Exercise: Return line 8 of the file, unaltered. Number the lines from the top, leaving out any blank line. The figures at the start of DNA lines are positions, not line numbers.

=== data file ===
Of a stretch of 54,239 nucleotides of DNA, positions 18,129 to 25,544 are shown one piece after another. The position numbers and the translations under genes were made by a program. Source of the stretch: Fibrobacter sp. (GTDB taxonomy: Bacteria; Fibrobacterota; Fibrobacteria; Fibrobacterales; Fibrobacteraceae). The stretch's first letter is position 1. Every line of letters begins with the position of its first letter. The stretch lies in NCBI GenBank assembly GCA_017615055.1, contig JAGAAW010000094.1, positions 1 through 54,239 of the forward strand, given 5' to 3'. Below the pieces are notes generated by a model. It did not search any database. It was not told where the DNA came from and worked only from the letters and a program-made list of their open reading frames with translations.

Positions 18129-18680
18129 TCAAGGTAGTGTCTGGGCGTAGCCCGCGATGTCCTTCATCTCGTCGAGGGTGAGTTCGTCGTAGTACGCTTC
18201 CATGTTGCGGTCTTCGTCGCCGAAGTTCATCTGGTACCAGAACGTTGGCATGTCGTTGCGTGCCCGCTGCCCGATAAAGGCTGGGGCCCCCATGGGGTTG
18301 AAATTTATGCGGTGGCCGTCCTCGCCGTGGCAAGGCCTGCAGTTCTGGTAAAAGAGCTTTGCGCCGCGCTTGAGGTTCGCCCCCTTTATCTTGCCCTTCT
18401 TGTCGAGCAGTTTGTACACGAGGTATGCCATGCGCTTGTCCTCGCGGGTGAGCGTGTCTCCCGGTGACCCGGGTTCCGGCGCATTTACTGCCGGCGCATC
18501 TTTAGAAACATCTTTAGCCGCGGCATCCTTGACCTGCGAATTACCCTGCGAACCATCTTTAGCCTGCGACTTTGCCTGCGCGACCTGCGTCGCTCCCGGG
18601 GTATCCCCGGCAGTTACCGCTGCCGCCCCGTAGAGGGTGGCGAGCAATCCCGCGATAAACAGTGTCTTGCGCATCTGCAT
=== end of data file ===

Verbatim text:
18601 GTATCCCCGGCAGTTACCGCTGCCGCCCCGTAGAGGGTGGCGAGCAATCCCGCGATAAACAGTGTCTTGCGCATCTGCAT